Conflict of interest: Nothing to report.
Bone Marrow Update
Myelophthisis in breast cancer†
Article first published online: 17 DEC 2010
Copyright © 2010 Wiley-Liss, Inc.
American Journal of Hematology
Volume 86, Issue 1, pages 70–71, January 2011
How to Cite
D'Angelo, G. and Hotz, A. M. (2011), Myelophthisis in breast cancer. Am. J. Hematol., 86: 70–71. doi: 10.1002/ajh.21927
- Issue published online: 17 DEC 2010
- Article first published online: 17 DEC 2010
- Accepted manuscript online: 15 NOV 2010 10:56AM EST
- Manuscript Accepted: 29 OCT 2010
- Manuscript Revised: 27 OCT 2010
- Manuscript Received: 1 OCT 2010
We report the case of a 73-year-old woman hospitalized for fatigue, normochromic and normocytic anemia. During hospitalization, physical examination showed no hepatosplenomegaly and/or lymphadenopathy, but a breast lump was present. Laboratory tests showed anemia (Hb = 7.6 g/dL), relative reticulocytosis, thrombocytopenia (PLT = 27 × 109/L), erythropoietin was clearly increased (Epo = 205 mUI/mL; r. v. = 2.5–18.5 mUI/mL). Peripheral blood smear showed red blood cell anisocytosis, teardrop, basophilic stippling, many erythroblasts, myelocytes and metamyelocytes, moreover immature mononuclear cells related to blasts were observed (Fig. 1). Bone marrow aspiration and bone marrow trephine were performed. The bone marrow aspiration not allowed the cytomorphologic diagnosis because of “dray tap.” Conversely, bone marrow biopsy showed the strong and widespread bone marrow infiltration by epithelial breast cancer (Fig. 2), confirmed by breast lump biopsy.
Myelophthisis  occurs in less than 10% of patients with metastatic cancer and it is present in advanced stage of disease. The bone marrow infiltration of non hematopoietic cells may cause cytopenia such as anemia, thrombocytopenia, neutropenia, and different degrees of pancytopenia. The bone marrow failure is the result of inadequate hematopoiesis and in peripheral blood smear teardrop, leukoerythroblastosis, myeloid precursors (myelocytes and metamyelocytes, promyelocytes and myeloblasts occasionally) are observed. As in chronic myeloproliferative neoplasms, e.g., agnogenic myeloid metaplasia, even in secondary myelofibrosis due to implantation or widespread bone marrow infiltration by malignant cancer cells, the pathological morphology of the peripheral blood smear is the same. The tumors of the lung, breast , prostate, and sarcomas are the most common neoplastic diseases that cause bone marrow infiltration. Instead, inflammatory cells, miliary tuberculosis, fungal infections and sarcoidosis, macrophage proliferation due to storage diseases like Gaucher disease, necrosis sickle cell anemia and septicemia, and congenital bone disease osteoporosis are the most frequent non-neoplastic disease that cause myelophthisis.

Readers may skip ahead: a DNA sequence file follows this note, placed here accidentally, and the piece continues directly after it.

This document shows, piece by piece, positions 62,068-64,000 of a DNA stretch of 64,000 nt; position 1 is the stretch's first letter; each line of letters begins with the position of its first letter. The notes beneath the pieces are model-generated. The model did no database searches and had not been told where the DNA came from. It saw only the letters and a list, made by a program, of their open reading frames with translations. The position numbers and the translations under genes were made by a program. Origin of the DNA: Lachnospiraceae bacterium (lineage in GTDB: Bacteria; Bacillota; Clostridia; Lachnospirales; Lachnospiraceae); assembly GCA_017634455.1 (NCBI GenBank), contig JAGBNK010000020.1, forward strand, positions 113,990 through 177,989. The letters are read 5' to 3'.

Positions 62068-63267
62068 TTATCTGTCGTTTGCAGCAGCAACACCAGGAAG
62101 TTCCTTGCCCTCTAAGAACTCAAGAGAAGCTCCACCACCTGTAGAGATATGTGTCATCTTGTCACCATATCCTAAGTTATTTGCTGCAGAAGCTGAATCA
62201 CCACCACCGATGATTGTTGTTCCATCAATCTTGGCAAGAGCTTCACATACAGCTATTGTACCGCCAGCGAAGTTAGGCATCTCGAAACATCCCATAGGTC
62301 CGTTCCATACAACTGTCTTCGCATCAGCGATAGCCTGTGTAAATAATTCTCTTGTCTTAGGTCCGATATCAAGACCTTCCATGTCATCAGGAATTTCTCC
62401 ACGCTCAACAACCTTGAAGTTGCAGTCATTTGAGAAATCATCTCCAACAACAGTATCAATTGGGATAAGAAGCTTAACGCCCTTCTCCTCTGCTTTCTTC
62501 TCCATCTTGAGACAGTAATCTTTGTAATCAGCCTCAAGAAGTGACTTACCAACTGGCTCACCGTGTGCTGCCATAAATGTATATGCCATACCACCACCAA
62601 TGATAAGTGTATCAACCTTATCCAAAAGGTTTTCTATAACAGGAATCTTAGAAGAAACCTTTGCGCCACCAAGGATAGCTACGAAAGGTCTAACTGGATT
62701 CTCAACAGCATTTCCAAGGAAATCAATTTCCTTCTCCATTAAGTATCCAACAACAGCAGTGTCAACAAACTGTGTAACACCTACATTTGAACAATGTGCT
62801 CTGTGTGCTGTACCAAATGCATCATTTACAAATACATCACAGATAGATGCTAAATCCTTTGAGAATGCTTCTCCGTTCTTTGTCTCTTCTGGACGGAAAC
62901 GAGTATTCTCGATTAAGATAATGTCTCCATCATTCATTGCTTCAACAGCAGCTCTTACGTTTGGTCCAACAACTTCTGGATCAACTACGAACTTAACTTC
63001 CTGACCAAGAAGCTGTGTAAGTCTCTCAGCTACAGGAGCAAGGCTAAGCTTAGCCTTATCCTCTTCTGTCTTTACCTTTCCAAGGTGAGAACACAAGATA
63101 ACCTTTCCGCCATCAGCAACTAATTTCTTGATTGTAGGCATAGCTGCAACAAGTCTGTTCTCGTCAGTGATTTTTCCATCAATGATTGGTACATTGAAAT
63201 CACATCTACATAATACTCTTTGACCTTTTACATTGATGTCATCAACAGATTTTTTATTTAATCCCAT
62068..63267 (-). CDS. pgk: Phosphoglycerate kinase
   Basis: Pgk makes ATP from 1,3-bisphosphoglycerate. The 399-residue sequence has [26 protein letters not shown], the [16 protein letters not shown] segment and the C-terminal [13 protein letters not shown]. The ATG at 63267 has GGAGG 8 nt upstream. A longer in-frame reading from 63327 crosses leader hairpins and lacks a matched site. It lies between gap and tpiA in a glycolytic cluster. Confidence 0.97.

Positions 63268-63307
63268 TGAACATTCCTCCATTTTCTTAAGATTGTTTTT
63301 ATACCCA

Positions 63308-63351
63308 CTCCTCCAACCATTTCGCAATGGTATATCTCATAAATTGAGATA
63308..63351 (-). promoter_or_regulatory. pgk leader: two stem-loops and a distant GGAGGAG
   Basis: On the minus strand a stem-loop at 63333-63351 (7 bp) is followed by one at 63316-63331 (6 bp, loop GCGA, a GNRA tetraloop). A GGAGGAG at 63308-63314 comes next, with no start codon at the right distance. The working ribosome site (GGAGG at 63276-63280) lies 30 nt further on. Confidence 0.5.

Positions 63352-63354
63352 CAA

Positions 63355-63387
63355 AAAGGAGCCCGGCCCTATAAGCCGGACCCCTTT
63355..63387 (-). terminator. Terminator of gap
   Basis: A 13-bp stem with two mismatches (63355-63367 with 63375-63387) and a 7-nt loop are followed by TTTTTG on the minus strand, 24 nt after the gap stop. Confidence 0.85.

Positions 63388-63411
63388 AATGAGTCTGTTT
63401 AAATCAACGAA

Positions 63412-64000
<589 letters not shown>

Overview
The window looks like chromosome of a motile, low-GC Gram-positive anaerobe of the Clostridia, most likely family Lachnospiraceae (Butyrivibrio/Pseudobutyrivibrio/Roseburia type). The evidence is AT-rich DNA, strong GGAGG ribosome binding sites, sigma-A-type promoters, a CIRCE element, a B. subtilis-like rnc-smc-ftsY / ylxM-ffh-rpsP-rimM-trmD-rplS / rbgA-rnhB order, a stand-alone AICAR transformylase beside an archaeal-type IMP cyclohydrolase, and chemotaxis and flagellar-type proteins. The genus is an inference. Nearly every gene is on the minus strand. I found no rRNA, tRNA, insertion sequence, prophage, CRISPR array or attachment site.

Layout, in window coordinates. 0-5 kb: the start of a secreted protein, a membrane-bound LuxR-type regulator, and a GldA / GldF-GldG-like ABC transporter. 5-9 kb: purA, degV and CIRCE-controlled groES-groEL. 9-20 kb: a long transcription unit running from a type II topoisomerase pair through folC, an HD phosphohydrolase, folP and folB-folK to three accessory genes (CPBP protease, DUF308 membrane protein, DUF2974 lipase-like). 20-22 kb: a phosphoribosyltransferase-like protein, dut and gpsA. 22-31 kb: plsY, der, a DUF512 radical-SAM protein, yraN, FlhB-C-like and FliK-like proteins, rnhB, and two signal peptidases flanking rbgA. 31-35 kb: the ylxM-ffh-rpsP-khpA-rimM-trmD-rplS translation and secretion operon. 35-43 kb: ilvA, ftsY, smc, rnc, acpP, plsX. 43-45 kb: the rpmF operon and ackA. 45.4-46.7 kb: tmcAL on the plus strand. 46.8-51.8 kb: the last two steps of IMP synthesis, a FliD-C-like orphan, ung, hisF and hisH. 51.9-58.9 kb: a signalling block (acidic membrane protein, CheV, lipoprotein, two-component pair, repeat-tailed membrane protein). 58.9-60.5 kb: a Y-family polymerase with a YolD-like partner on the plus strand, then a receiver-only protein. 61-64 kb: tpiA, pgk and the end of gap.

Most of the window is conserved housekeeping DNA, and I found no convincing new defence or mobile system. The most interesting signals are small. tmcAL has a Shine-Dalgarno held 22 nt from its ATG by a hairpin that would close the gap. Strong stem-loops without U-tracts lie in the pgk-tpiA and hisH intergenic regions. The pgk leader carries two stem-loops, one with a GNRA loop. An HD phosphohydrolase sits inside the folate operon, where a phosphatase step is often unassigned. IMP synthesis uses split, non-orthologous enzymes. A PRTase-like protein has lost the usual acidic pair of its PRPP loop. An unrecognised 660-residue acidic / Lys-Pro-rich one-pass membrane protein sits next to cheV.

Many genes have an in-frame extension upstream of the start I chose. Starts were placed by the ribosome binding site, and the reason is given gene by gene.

Bone marrow fibrosis, due to both neoplastic or non-neoplastic myelophthisis, often can not make eligible bone marrow aspirate, “dray tap.” The bone marrow infiltration by non-hematologic neoplastic cells can have a major impact on bone marrow function. Bone marrow biopsy generally shows the cancer cells infiltration and infiltrating cells are often the same as the primary tumor. In these patients, anemia and cytopenia is often multifactorial, and to make a specific diagnosis can be difficult. The careful peripheral blood smear evaluation as well as bone marrow aspirate and/or immunohistochemistry on bone marrow biopsy provide important diagnostic clues that can have a significant impact on prognosis and therapy.